This is why racial justice is a central tenant of both the Food Justice and Environmental Justice movements, which are predominantly led by Black, Indigenous, and People of Color. They seek to address all of the structural inequities that infringe on human rights to healthy food, environments, and agricultural conditions. In the words of Food Justice advocate Janaki Jagannath: “We must bravely, together, address these challenges that are at the core of our history—and recognize that these movements are not separate. They tie back to the history of the United States and the settling of agriculture on this continent. Food Justice and Black Lives Matter, Food Justice and rights for immigrants regardless of religion, Food Justice and the protection of trans lives, Food Justice and climate justice—these are all linked. It is our task to remind and remember, all of us, the importance of making these linkages, and in the wellbeing of our people—one is not without the other.”

Current Context

As described above, millions in the U.S. experience food insecurity, and those levels were already excessive before the COVID-19 crisis (because even one person who goes hungry is too many).  In the early weeks of the pandemic we knew that one in five Americans experienced hunger and now we know that number is much higher. There are historic highs in those experiencing food insecurity due to the very high unemployment rate.

The pandemic has also driven the inaccessibility of food, especially healthy food.  Since grocery hours are more limited, crowded indoor spaces are potentially hazardous, and public transportation has been curtailed, many people aren’t able to access groceries. Food deserts are getting bigger, and food is getting more expensive, with the largest one month jump in grocery prices seen in over 45 years.

To address the immediate need, one tool we have that has proven to work repeatedly is the Supplemental Nutrition Assistance Program or SNAP.  Known by many as “food stamps,” SNAP helps recipients purchase food or extend their grocery budget. This direct assistance not only helps recipients purchase food and extend their grocery budget, it helps fuel economic activity: everyone in the supply chain benefits, from farmers to grocery clerks to people who help transport food.

Charity and food banks do important and incredible work, but they cannot shoulder the entire burden.  For every one meal provided through the Feeding America food bank network, SNAP can provide nine meals.  That means as our nation continues to respond to the COVID crisis, nutrition assistance needs to be included as a key feature.  This includes:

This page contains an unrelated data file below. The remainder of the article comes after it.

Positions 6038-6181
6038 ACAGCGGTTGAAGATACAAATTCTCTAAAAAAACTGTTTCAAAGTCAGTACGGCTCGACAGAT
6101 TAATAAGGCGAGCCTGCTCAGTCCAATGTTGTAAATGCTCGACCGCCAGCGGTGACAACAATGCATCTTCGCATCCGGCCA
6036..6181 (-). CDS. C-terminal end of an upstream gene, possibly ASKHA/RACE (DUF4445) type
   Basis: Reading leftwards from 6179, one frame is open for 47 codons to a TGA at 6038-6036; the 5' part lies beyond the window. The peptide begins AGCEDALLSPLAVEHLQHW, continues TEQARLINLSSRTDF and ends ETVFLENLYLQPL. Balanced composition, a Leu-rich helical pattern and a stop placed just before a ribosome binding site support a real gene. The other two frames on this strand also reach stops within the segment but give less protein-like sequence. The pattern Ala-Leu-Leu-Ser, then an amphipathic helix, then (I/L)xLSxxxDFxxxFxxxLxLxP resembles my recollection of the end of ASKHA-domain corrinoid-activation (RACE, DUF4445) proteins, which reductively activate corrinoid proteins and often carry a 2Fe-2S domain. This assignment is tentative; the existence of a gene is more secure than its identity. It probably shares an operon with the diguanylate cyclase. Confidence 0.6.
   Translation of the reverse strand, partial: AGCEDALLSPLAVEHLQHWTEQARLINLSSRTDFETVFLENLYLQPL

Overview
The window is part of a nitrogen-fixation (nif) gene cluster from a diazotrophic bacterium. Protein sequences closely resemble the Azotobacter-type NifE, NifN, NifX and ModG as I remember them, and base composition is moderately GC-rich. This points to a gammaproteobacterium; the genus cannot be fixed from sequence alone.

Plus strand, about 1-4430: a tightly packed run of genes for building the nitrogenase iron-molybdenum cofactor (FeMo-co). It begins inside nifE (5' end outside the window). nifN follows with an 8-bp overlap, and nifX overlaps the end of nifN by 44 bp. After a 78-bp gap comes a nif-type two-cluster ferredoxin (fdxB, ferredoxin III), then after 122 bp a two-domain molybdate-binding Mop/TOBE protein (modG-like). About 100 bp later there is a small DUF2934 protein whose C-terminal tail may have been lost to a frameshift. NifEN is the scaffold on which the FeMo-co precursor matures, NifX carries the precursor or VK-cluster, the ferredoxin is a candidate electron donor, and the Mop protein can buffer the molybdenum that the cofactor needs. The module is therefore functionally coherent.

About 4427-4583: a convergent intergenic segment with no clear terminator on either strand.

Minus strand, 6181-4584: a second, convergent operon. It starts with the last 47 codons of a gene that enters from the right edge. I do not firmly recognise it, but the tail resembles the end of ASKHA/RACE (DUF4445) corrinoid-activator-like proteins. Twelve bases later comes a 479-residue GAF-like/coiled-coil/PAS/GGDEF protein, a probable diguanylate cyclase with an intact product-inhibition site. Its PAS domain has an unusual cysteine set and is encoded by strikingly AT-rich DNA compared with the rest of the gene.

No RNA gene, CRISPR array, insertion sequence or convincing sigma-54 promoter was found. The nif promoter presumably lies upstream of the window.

• A 15 percent boost in the SNAP maximum benefit that would help all SNAP households;
  • An increase in the SNAP monthly minimum benefit from $16 to $30;
  • Removing barriers that prevent struggling military families from qualifying for needed SNAP assistance; and
  • A suspension of SNAP time limits and rules changes that would cut SNAP eligibility and benefits.

There also needs to be increased flexibility on spending for SNAP funds by allowing recipients to use them for online shopping and home delivery.  The Department of Agriculture, who administers the SNAP program, allows for some people to buy online, but there are still 15 states that do not allow it.

Within the nutrition assistance umbrella are also the many school children who receive meals through free and reduced-cost meals at school.  Extending those programs, as well as others that support older adults, to operate more robustly throughout not just the public health crisis, but the economic one as well, is critical.

There has been some progress in getting SNAP support in COVID-19 legislation, but Congress has been reluctant to enact the many sweeping reforms and changes that advocates are asking for. The most recent bill that was passed by the House, called the HEROES Act, did include some crucial supplemental Nutrition Assistance program improvements, including allowing those who are on the program to have more spending power and expanding funding for the program so that more people can be on it. That legislation is currently pending in the Senate, so advocates need to keep calling on their Senators to support the HEROES Act.

A Faith-Based Response

For I was hungry and you gave me food, I was thirsty and you gave me something to drink, I was a stranger and you welcomed me…Truly I tell you, just as you did it to one of the least of these who are members of my family, you did it to me (Mt 25:35;40). In this compelling scripture, Jesus includes even those we do not know as those with whom we must share our food, our water, and our welcome. Jesus does not distinguish between the “deserving” or “undeserving” poor, nor does he make a distinction between those who live close to us and those who may live in other places. He calls all his followers to share what we have and to work towards a time when all people have enough food and clean water.